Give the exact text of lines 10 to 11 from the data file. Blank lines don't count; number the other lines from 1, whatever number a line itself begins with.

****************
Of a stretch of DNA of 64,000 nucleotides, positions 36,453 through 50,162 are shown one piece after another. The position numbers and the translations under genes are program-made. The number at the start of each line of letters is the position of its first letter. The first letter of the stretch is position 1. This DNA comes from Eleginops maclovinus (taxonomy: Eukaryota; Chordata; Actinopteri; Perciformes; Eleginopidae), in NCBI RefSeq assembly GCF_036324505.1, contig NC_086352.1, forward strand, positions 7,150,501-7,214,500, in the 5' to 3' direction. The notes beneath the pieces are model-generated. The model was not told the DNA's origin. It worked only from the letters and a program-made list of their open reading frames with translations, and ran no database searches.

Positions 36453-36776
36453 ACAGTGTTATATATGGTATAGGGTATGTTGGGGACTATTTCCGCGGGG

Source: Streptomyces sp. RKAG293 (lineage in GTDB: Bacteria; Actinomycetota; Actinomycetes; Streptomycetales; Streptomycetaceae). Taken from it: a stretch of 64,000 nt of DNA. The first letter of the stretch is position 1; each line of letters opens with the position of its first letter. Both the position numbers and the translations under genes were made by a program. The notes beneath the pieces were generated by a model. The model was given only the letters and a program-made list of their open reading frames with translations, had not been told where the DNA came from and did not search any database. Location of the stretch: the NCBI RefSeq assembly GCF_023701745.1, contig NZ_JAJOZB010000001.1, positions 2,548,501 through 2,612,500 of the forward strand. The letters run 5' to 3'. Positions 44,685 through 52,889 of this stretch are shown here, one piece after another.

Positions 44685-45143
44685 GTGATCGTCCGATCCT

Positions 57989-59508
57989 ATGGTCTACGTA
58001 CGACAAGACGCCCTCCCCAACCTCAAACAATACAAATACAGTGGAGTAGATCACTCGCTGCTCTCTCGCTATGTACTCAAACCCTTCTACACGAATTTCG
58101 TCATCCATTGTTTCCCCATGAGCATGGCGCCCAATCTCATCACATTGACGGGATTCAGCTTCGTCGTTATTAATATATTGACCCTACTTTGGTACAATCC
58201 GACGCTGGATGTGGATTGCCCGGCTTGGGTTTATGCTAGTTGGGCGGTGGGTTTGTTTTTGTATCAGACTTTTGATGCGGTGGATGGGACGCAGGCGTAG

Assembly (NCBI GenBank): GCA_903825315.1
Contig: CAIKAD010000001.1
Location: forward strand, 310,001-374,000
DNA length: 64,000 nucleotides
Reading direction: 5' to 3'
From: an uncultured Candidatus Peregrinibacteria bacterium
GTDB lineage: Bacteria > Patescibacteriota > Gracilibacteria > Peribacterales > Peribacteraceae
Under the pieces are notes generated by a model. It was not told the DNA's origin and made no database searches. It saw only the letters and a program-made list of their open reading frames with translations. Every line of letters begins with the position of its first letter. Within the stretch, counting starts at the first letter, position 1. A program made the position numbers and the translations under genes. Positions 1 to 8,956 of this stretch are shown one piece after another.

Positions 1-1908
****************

58101 TCATCCATTGTTTCCCCATGAGCATGGCGCCCAATCTCATCACATTGACGGGATTCAGCTTCGTCGTTATTAATATATTGACCCTACTTTGGTACAATCC
58201 GACGCTGGATGTGGATTGCCCGGCTTGGGTTTATGCTAGTTGGGCGGTGGGTTTGTTTTTGTATCAGACTTTTGATGCGGTGGATGGGACGCAGGCGTAG